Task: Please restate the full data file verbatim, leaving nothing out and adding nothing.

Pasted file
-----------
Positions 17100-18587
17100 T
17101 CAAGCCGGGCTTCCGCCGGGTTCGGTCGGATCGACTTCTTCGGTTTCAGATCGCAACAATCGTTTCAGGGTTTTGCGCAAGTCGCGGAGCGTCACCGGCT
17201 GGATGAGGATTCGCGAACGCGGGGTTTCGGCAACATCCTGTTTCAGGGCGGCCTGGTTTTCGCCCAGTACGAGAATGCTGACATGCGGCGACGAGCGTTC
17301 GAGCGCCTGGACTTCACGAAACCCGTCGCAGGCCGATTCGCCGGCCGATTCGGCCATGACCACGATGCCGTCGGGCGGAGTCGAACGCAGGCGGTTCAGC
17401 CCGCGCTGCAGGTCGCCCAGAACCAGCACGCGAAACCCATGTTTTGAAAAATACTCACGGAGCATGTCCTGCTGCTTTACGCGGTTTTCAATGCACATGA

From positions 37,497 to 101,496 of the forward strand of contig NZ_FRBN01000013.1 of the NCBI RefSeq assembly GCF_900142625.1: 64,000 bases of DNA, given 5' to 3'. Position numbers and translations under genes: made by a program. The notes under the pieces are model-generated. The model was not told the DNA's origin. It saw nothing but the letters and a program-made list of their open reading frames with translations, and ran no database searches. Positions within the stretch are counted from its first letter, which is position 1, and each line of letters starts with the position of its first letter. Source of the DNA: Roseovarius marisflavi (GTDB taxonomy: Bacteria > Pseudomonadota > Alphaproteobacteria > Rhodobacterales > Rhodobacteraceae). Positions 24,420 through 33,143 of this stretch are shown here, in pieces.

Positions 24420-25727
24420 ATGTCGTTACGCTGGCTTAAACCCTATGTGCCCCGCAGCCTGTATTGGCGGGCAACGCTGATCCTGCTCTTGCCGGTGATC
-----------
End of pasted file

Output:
Positions 17100-18587
17100 T
17101 CAAGCCGGGCTTCCGCCGGGTTCGGTCGGATCGACTTCTTCGGTTTCAGATCGCAACAATCGTTTCAGGGTTTTGCGCAAGTCGCGGAGCGTCACCGGCT
17201 GGATGAGGATTCGCGAACGCGGGGTTTCGGCAACATCCTGTTTCAGGGCGGCCTGGTTTTCGCCCAGTACGAGAATGCTGACATGCGGCGACGAGCGTTC
17301 GAGCGCCTGGACTTCACGAAACCCGTCGCAGGCCGATTCGCCGGCCGATTCGGCCATGACCACGATGCCGTCGGGCGGAGTCGAACGCAGGCGGTTCAGC
17401 CCGCGCTGCAGGTCGCCCAGAACCAGCACGCGAAACCCATGTTTTGAAAAATACTCACGGAGCATGTCCTGCTGCTTTACGCGGTTTTCAATGCACATGA

From positions 37,497 to 101,496 of the forward strand of contig NZ_FRBN01000013.1 of the NCBI RefSeq assembly GCF_900142625.1: 64,000 bases of DNA, given 5' to 3'. Position numbers and translations under genes: made by a program. The notes under the pieces are model-generated. The model was not told the DNA's origin. It saw nothing but the letters and a program-made list of their open reading frames with translations, and ran no database searches. Positions within the stretch are counted from its first letter, which is position 1, and each line of letters starts with the position of its first letter. Source of the DNA: Roseovarius marisflavi (GTDB taxonomy: Bacteria > Pseudomonadota > Alphaproteobacteria > Rhodobacterales > Rhodobacteraceae). Positions 24,420 through 33,143 of this stretch are shown here, in pieces.

Positions 24420-25727
24420 ATGTCGTTACGCTGGCTTAAACCCTATGTGCCCCGCAGCCTGTATTGGCGGGCAACGCTGATCCTGCTCTTGCCGGTGATC